JOHANNESBURG (Reuters) – South Africa’s confirmed cases of COVID-19 have crossed half a million, its health ministry said on Saturday, while cases in Africa as a whole approached a million.
Africa’s most industrialised nation recorded 10,107 new confirmed cases of COVID-19, the respiratory illness caused by the novel coronavirus, pushing the total to 503,290, the ministry said.
Just over 3 million people have so far been tested for the virus in South Africa, which confirmed its first case five months ago, and 8,153 deaths have been recorded. Africa has recorded 934,558 cases, 19,752 deaths and 585,567 recoveries, according to a Reuters tally.
South Africa imposed a nationwide lockdown at the end of March to curb the spread of the virus, but it has now eased many restrictions to boost economic activity – as have other countries across the continent, a large chunk of whose populations are poor and face hunger.
“The lockdown succeeded in delaying the spread of the virus by more than two months, preventing a sudden and uncontrolled increase in infections in late March,” South African President Cyril Ramaphosa said in a separate statement.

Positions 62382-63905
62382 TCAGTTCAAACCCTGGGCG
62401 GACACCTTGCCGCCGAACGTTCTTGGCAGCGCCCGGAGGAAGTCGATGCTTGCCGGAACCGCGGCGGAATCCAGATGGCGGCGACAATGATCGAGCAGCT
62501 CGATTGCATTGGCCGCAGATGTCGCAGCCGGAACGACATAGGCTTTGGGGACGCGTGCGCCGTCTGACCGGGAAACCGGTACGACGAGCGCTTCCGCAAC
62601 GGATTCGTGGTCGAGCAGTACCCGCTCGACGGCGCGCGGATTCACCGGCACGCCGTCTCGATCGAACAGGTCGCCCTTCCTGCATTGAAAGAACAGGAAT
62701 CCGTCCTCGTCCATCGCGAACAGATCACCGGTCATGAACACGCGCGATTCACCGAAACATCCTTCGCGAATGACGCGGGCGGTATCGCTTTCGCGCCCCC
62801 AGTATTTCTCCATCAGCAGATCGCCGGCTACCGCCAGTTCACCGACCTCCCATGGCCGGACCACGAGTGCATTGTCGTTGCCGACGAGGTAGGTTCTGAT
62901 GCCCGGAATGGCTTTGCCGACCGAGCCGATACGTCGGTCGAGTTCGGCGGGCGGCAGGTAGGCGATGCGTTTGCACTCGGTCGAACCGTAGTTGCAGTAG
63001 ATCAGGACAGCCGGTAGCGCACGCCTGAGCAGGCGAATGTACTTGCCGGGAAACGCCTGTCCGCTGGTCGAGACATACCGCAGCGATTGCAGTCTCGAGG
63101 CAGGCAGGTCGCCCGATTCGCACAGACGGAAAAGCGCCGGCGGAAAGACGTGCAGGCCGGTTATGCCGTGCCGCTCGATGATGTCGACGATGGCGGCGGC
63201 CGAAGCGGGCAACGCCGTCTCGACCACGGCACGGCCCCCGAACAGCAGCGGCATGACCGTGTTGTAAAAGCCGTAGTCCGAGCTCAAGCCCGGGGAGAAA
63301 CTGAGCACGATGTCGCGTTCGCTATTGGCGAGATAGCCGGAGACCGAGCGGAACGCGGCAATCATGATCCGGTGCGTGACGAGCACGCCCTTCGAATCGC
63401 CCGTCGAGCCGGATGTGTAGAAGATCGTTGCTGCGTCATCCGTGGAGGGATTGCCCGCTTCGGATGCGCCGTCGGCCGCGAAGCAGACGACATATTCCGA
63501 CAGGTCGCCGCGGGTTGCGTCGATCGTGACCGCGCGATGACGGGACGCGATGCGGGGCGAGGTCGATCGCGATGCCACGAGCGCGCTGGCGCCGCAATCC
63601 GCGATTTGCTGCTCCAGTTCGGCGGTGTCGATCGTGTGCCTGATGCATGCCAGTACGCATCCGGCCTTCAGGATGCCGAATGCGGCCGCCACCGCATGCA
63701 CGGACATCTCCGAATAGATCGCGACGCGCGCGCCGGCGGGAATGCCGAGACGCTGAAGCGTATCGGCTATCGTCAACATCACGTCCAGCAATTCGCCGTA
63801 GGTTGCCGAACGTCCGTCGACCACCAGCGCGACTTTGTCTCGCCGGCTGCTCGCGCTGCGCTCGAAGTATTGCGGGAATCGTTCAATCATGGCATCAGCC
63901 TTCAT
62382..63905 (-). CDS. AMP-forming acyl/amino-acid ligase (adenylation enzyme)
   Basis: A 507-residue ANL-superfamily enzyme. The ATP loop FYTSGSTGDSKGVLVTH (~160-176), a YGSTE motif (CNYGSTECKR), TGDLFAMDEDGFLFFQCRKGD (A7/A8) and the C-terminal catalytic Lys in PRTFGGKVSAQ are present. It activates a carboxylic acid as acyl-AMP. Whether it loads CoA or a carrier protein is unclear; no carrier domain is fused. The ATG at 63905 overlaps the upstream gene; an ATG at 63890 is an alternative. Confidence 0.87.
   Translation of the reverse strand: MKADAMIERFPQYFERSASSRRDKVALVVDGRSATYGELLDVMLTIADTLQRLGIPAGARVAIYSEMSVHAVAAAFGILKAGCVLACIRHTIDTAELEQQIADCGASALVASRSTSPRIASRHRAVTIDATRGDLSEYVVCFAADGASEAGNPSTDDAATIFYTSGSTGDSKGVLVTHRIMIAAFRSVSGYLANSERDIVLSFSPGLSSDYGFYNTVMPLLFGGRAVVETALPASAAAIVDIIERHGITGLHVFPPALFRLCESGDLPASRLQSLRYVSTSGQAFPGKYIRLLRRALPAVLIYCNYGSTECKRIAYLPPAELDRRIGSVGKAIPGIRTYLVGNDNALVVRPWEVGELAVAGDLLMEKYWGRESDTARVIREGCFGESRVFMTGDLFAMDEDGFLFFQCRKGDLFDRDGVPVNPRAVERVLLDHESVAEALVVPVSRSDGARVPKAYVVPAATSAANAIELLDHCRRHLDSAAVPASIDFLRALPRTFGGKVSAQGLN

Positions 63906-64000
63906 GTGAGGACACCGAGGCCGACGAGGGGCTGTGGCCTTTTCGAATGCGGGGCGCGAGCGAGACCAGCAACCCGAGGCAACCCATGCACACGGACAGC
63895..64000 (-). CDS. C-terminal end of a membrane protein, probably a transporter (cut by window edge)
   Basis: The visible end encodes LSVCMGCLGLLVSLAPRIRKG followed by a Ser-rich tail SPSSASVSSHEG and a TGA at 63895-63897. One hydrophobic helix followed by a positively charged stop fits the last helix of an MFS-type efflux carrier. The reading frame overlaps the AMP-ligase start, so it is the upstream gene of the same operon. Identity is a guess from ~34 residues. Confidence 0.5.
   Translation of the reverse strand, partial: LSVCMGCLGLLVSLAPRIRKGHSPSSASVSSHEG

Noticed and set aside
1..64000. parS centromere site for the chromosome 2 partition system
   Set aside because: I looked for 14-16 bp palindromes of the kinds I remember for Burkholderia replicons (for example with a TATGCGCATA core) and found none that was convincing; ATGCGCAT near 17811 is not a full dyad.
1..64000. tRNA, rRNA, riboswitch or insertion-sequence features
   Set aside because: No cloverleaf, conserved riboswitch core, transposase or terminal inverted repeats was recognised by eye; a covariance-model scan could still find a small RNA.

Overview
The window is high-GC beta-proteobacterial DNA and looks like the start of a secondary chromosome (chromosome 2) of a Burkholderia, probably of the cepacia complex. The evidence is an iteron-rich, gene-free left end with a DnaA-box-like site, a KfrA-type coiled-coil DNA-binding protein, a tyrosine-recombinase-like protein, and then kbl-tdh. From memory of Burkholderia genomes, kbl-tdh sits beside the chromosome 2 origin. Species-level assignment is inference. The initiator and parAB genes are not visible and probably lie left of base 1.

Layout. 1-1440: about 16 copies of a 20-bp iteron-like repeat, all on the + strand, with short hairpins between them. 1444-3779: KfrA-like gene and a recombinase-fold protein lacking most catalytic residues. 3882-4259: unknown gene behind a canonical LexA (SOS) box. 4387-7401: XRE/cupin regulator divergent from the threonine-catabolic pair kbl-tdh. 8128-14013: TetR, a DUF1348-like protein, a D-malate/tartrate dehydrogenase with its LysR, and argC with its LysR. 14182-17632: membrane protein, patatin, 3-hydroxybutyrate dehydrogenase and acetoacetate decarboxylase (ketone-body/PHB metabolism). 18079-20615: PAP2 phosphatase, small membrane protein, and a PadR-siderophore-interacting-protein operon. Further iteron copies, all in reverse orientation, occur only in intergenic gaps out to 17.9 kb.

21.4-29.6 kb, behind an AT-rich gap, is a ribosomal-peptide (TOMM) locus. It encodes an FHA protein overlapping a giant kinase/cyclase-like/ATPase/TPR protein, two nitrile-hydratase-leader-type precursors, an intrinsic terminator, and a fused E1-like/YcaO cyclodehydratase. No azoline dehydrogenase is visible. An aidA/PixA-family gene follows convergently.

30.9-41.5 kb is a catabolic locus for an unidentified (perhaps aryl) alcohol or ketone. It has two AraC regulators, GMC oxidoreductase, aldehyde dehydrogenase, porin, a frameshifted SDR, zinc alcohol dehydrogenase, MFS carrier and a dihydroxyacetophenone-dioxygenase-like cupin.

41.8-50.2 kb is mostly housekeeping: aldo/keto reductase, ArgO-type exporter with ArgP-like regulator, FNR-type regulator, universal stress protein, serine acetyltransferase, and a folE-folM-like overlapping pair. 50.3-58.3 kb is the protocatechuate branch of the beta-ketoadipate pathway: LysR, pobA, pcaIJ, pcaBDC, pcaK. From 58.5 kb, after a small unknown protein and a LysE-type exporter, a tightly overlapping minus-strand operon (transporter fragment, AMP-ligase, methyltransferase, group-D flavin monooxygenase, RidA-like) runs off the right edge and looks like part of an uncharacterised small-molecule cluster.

As restrictions have eased, infections have spiked over the last two months.
However, the daily increase in infections appears to be stabilising, particularly in the worst-hit Western Cape, Gauteng and Eastern Cape provinces, Ramaphosa added.
The World Health Organisation’s top emergencies expert Mike Ryan last week warned that South Africa’s experience was a precursor for what was likely to happen across the continent.
The difficulty – if not outright impossibility – of socially distancing in Africa’s poor, tightly packed urban areas, has also been an enabler for the spread of the virus.
Cases in South Africa, which has the fifth highest total in the world, have overwhelmed an already stretched healthcare system.
That presents a cautionary tale to the other African countries, whose health services are for the most part even more stretched.
During August, the National Ventilator Project will deliver 20,000 locally-produced, non-invasive ventilators to where they are most needed, Ramaphosa said, as the government continues to mobilise additional facilities, equipment and personnel in provinces still experiencing an increase in infections.